Wartime Civilian Receiver (AC)


I bought this set on eBay for about £25.

There are plenty of horror stories about inadequately packed sets damaged or destroyed in transit. Not this time though - it was well packed in a box that previously contained a microwave oven, with lots of bubble-wrap around the set and polystyrene chips between this and the box. The seller used a carrier firm rather than the post, and I had it delivered to work. Consequently it arrived unscathed.

It is not the best example of a Wartime Civilian Set, which explains why the price I paid was so reasonable. The cabinet had been stripped some years ago, and the bare wood was showing some signs of age itself.

Unfortunately the label from the top of the cabinet was missing, and the plies of the top were coming apart in one place at the back. The speaker fabric was obviously not original (thin dark-brown nylon) and was badly damaged.

Electrical Repairs

Internally things were not so bad. The valves were original BVA types. I removed them for testing on my Mullard High Speed valve tester, and all were OK. The mains cable was also original and clearly unsafe.

The manufacture identification code on the chassis was illegible. It looked like at least two and possibly three characters were stamped on top of each other. From the information in the Trader sheet (688) about the modifications in different versions, I think it is probably Ekco (U2), because the mains transformer seems to be the same style as that description.

Electrolytic Capacitors

With the chassis removed it was clear that I was not the first person to repair this set! The original smoothing electrolytics had been removed and replaced with newer wire-ended components hanging by their leads. This was probably done in the mid 1950s judging from the style and date codes on the replacements. I connected my capacitor reformer across the HT, which showed considerable leakage, so I removed the replacement capacitors for individual checking. There was one dual type in a brown tube with black pitch at each end. The pitch had cracked at one end and there were white deposits suggesting that the electrolyte had been leaking. On the reformer this had no leakage, but it also had very little capacitance! The other replacement was a regular aluminium cased type with plastic sleeve. This looked fine but was very leaky and did not improve after 10 minutes on the reformer.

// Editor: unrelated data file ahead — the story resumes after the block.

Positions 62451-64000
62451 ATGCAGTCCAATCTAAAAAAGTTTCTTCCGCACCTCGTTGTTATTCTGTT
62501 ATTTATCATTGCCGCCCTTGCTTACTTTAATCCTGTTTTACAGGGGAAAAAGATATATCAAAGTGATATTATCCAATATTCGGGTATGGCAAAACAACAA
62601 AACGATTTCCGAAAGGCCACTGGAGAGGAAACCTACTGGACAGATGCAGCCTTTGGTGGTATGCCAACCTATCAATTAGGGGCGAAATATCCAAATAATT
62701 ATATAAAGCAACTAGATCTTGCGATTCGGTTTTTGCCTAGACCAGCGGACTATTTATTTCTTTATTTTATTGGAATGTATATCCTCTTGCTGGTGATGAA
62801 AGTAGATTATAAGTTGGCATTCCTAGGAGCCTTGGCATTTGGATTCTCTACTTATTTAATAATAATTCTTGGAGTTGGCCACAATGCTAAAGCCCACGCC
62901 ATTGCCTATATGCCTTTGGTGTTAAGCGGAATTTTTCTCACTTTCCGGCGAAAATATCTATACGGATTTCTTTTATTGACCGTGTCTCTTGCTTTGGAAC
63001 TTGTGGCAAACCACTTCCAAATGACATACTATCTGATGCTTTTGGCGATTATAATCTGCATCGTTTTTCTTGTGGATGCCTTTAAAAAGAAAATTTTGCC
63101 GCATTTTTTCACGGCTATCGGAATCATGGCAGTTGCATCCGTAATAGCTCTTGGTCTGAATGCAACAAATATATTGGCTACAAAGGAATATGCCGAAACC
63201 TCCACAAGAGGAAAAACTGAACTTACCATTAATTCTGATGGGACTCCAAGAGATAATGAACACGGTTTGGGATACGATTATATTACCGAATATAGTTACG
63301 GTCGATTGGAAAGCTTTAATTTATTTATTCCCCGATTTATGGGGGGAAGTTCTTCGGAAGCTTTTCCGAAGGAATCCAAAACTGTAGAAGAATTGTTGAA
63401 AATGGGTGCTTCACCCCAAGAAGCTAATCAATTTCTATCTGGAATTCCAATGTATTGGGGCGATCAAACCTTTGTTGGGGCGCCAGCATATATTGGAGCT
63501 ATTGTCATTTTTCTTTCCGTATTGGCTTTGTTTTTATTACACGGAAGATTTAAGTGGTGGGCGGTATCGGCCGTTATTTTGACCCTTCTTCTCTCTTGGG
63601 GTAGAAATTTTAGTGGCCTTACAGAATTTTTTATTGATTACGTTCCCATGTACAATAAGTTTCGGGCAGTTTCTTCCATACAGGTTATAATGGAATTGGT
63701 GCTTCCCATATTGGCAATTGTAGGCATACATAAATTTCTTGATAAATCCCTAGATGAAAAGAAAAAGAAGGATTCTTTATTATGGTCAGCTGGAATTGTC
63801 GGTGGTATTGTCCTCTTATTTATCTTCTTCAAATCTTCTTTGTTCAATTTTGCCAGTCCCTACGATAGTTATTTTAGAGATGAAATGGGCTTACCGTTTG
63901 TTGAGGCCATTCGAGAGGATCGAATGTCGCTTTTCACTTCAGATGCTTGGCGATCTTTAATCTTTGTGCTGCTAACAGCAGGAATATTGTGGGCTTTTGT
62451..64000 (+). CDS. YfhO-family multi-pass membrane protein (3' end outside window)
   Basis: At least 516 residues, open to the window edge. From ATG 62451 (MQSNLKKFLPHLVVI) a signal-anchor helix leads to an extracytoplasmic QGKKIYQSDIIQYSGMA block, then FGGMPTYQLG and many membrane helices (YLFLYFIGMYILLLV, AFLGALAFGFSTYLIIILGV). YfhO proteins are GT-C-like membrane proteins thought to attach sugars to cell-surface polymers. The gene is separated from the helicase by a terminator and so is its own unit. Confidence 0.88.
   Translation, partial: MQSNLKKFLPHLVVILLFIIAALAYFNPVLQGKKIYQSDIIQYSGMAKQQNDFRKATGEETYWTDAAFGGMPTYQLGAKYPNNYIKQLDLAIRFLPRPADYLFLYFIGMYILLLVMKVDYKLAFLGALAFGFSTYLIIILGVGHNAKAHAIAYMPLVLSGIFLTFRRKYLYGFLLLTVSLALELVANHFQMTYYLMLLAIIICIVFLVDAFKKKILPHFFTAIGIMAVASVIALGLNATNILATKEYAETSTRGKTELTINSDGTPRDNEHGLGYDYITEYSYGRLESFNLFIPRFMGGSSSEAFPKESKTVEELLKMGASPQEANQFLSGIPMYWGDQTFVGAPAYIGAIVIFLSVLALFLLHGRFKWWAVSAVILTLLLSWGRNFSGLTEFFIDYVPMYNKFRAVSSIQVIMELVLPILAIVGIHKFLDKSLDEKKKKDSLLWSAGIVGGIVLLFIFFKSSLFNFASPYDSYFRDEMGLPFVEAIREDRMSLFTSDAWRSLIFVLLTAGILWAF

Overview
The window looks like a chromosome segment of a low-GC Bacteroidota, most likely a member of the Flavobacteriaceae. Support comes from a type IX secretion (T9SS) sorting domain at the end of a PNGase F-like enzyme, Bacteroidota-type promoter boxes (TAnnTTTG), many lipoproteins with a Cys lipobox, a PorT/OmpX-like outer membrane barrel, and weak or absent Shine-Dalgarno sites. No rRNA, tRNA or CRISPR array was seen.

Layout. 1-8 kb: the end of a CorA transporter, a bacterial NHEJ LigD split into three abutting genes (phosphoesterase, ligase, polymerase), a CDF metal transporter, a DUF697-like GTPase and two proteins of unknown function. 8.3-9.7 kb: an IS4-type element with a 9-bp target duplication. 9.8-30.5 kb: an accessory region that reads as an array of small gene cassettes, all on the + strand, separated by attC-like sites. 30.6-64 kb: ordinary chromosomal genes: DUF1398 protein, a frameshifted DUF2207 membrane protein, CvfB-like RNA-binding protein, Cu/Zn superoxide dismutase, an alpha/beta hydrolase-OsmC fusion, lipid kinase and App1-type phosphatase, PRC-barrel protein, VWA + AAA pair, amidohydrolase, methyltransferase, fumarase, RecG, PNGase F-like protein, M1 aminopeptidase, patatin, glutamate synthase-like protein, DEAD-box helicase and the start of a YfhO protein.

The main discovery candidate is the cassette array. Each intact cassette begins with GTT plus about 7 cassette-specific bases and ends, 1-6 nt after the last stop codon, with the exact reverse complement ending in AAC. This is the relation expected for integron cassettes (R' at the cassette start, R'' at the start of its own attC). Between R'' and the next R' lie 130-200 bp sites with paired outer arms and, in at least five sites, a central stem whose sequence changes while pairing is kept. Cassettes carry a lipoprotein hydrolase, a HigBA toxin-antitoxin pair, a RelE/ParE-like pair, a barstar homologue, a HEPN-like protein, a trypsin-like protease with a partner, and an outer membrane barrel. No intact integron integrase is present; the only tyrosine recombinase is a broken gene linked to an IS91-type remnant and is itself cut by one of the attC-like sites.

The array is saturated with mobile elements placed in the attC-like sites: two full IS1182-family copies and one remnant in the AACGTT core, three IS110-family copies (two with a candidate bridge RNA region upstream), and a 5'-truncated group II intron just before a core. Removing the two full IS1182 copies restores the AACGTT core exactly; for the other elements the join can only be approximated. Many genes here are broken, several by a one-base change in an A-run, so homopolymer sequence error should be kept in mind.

The capacitors are 16uF each and need to be rated at 350V or higher. Since I didn't have the originals or the mounting clip that retained them, I could not fit new capacitors inside the original cases. I therefore decided to use modern axial capacitors of the correct value mounted directly by their leads to the relevant points in the set. The leads could be kept short, giving adequate support for the smaller modern parts. I did not know the ripple rating of the capacitors I had in stock so decided to fit them anyway and check they were running cool once the set had been playing for a while.